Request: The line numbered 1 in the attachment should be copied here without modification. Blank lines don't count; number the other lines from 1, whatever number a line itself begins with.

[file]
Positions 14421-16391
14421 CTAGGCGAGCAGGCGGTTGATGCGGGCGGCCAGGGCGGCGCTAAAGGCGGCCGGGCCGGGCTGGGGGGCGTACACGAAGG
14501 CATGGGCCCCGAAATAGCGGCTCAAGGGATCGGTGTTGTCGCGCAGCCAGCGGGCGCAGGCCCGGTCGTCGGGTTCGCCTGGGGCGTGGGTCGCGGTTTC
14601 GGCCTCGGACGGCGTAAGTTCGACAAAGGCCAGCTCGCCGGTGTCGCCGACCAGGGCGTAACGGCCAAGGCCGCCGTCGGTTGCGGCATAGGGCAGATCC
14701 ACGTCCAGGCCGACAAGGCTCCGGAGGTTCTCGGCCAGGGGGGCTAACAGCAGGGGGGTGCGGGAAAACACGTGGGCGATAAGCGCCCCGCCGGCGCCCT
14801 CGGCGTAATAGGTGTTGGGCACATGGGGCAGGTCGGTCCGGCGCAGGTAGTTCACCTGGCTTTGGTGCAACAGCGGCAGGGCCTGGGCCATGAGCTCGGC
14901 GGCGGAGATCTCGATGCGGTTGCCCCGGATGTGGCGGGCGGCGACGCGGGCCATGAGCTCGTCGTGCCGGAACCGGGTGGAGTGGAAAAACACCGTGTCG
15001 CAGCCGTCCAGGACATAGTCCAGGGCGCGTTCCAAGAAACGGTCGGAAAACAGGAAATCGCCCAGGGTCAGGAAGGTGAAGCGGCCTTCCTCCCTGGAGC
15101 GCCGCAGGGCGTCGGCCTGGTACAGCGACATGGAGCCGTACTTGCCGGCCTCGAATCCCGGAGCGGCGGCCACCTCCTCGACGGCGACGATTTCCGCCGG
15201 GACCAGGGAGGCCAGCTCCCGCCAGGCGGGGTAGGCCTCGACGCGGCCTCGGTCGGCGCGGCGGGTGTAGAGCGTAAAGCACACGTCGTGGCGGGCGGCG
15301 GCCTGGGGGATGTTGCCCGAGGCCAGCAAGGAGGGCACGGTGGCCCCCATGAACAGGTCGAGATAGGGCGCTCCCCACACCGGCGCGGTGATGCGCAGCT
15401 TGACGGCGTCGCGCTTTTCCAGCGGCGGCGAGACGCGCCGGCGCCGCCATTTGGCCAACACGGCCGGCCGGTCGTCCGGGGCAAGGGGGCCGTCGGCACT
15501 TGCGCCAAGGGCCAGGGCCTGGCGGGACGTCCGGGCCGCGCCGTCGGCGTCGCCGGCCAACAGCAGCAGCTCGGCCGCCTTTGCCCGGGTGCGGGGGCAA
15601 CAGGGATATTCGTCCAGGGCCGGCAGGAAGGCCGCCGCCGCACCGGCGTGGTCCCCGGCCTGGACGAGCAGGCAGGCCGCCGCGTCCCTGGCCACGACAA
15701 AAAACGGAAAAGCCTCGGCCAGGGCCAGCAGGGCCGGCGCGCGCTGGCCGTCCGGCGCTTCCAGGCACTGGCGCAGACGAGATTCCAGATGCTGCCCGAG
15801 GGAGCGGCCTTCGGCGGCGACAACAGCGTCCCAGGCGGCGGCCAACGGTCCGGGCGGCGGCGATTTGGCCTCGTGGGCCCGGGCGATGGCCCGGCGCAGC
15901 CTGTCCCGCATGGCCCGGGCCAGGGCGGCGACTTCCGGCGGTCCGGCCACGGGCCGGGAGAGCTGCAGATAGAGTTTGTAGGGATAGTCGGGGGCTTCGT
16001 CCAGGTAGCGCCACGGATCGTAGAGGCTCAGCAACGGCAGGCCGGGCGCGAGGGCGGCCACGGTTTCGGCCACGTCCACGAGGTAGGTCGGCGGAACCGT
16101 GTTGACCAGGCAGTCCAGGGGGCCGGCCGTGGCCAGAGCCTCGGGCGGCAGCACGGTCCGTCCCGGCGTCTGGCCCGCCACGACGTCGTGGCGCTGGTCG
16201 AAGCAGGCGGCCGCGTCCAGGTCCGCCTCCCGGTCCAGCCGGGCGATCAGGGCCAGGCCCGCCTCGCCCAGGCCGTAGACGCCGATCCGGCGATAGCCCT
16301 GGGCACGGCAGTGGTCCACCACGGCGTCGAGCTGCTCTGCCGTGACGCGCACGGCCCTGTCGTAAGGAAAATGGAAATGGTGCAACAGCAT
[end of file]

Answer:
Positions 14421-16391